NUS honours 104-year-old pioneer gynaecologist

Oon Chiew Seng also made contributions in women's health, anti-ageing science, dementia

Dr Oon Chiew Seng being accompanied by Adjunct Associate Professor Helen Chen (left) and her caregiver as she was leaving the University Cultural Centre, where she received the Honorary Degree of Doctor of Letters yesterday. ST PHOTO: CHONG JUN LIANG
Dr Oon Chiew Seng being accompanied by Adjunct Associate Professor Helen Chen (left) and her caregiver as she was leaving the University Cultural Centre, where she received the Honorary Degree of Doctor of Letters yesterday. ST PHOTO: CHONG JUN LIANG

Dr Oon Chiew Seng, one of Singapore's first obstetricians and gynaecologists, has received an honorary degree from the National University of Singapore (NUS) for her lifelong dedication to medical education and public service.

Dr Oon also set up Singapore's first dementia home.

Yesterday, the 104-year-old was presented with the Honorary Degree of Doctor of Letters by President Halimah Yacob, who is also the NUS chancellor.

The ceremony was held at the University Cultural Centre at NUS Kent Ridge Campus.

NUS said that the honour was in recognition of Dr Oon's accomplishments as one of Singapore's pioneer obstetrics and gynaecology practitioners, as well as for her contributions in women's health, anti-ageing science and dementia.

Dr Oon, the youngest of 10 children, was born in Penang in 1916. She was a nurse in the 1930s. She then studied to become a doctor at King Edward VII Medical College in Singapore, a predecessor institution of NUS. She graduated in 1948.

During World War II, she continued her studies in India, where she lived in a flat shared by four families with 16 children.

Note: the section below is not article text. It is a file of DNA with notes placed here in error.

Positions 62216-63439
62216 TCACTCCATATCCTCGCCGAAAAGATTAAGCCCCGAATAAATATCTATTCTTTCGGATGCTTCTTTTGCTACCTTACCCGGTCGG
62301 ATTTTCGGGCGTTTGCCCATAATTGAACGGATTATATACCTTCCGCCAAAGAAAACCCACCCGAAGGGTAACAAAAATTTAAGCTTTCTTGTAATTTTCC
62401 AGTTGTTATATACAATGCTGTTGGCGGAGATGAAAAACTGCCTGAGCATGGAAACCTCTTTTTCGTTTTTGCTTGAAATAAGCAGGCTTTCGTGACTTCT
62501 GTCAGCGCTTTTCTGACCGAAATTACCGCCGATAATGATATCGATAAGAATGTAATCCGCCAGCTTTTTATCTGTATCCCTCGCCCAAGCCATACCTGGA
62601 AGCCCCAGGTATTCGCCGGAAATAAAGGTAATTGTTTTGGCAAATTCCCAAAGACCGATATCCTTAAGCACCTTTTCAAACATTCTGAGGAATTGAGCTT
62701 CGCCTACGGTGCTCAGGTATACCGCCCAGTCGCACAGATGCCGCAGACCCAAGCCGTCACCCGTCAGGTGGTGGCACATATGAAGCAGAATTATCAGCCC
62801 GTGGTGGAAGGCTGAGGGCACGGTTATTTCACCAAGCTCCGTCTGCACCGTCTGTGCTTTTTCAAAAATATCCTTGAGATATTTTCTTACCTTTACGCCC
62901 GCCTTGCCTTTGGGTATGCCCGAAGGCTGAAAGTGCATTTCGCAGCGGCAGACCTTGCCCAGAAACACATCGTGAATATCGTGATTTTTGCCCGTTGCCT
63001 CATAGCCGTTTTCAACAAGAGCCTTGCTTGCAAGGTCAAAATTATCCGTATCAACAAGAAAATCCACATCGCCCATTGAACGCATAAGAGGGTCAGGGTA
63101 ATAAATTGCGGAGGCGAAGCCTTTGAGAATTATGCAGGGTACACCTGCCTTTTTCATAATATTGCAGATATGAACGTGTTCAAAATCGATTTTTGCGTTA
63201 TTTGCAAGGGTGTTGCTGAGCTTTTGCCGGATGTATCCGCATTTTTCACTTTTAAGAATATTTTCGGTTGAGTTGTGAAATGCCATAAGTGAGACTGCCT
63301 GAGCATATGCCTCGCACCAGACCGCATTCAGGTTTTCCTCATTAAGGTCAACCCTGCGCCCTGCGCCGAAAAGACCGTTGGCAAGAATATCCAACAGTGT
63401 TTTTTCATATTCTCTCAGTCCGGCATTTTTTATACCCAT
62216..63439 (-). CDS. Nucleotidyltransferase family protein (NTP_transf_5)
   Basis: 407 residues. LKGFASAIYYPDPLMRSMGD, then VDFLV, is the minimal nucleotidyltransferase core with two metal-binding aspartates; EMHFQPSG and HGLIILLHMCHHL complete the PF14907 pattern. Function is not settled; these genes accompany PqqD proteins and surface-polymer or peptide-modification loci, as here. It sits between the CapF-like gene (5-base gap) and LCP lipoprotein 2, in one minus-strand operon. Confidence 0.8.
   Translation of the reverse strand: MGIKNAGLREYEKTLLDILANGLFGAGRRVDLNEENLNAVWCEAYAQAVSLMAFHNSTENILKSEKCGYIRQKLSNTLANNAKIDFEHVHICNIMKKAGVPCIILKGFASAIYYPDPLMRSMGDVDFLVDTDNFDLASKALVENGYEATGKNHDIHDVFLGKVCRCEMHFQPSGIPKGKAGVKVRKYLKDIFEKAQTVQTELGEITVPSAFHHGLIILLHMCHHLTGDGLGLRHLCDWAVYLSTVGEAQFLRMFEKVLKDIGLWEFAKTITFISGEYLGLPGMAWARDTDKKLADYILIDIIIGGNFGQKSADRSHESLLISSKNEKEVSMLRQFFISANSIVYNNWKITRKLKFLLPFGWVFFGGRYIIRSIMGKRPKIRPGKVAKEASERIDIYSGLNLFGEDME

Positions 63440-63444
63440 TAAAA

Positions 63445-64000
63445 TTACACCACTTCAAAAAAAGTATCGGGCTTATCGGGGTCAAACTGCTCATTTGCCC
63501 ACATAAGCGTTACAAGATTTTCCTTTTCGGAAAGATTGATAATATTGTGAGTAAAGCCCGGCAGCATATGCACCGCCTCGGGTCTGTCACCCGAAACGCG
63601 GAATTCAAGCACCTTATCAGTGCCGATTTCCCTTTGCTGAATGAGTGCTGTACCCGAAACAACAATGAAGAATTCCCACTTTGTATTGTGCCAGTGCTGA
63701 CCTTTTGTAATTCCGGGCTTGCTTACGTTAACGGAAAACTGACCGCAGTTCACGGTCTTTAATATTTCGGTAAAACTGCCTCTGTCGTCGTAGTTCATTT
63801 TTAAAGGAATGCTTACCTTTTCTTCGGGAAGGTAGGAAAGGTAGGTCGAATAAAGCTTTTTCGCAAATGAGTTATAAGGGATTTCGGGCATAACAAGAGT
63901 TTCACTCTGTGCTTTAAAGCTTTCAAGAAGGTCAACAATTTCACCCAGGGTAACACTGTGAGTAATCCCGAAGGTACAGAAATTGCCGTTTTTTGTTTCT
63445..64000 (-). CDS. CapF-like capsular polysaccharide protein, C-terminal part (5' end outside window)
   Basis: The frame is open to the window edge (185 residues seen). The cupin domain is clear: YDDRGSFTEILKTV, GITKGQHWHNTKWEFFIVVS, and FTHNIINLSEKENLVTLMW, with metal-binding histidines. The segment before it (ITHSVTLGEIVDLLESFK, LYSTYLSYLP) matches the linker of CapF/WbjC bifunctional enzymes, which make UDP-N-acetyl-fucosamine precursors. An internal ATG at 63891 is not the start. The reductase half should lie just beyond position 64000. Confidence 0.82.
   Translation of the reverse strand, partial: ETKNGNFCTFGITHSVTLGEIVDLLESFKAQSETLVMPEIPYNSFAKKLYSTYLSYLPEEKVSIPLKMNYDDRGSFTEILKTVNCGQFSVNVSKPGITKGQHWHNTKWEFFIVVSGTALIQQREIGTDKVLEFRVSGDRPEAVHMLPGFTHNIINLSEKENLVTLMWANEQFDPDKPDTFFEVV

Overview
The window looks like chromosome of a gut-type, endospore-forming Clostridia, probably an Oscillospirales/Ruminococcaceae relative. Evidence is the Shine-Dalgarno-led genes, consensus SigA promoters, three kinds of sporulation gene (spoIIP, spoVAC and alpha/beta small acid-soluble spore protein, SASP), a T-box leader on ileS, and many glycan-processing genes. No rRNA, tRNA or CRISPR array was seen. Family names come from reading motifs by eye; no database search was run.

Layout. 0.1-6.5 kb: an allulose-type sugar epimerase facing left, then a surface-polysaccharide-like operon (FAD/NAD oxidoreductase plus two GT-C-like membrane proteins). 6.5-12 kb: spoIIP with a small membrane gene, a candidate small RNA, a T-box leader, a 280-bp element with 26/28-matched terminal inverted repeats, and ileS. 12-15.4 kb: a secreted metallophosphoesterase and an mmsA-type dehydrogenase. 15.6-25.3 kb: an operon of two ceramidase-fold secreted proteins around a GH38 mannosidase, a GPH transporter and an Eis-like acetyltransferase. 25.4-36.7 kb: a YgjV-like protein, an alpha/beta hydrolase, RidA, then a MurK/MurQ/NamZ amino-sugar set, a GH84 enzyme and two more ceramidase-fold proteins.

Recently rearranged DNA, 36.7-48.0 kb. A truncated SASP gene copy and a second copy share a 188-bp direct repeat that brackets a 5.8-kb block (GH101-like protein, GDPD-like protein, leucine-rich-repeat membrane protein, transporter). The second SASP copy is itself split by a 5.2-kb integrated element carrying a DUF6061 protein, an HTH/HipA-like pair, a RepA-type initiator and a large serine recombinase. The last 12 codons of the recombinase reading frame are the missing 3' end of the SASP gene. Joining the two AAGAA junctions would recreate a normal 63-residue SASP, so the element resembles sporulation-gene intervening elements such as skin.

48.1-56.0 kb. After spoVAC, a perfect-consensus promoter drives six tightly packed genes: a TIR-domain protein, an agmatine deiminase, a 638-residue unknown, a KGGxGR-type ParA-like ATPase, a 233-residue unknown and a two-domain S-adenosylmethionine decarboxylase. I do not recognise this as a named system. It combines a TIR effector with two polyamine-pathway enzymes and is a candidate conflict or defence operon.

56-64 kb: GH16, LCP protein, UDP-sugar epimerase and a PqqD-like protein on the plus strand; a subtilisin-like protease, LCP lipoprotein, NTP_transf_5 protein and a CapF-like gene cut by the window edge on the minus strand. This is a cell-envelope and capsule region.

Yesterday, Dr Oon got up from her seat with some help but stood on her own to receive the degree. Her nephew, Dr Oon Chong Hau, delivered her speech on her behalf.

In her speech, Dr Oon, who never married, said she was delighted to receive this distinction from NUS in recognition of her life's work and her 75 years of contribution to society and nation-building.

Quoting 19th-century British prime minister Benjamin Disraeli, she said there is no education like adversity, and addressing the class of 2020 told them this was the best time to graduate.

Dr Oon also shared personal stories to encourage new graduates to persevere in their journey through "grit, resilience, integrity and purpose".

These are the very same qualities that made her a gutsy trailblazer.

"Whenever you are in a panic mode, remember, get a grip of yourself," she said.

Dr Oon was one of the first women in the region to qualify as a member of the Royal College of Obstetricians and Gynaecologists (O&G) in 1955. She was also the first O&G specialist to start her own private practice in 1959 after leaving the then Kandang Kerbau Hospital.

She retired in 1991 at the age of 75 and travelled extensively. But travel and mahjong could not fill all her time, she said. Dr Oon, who drove herself till she was 91, said in her speech that mahjong therapy is her favourite brain exercise.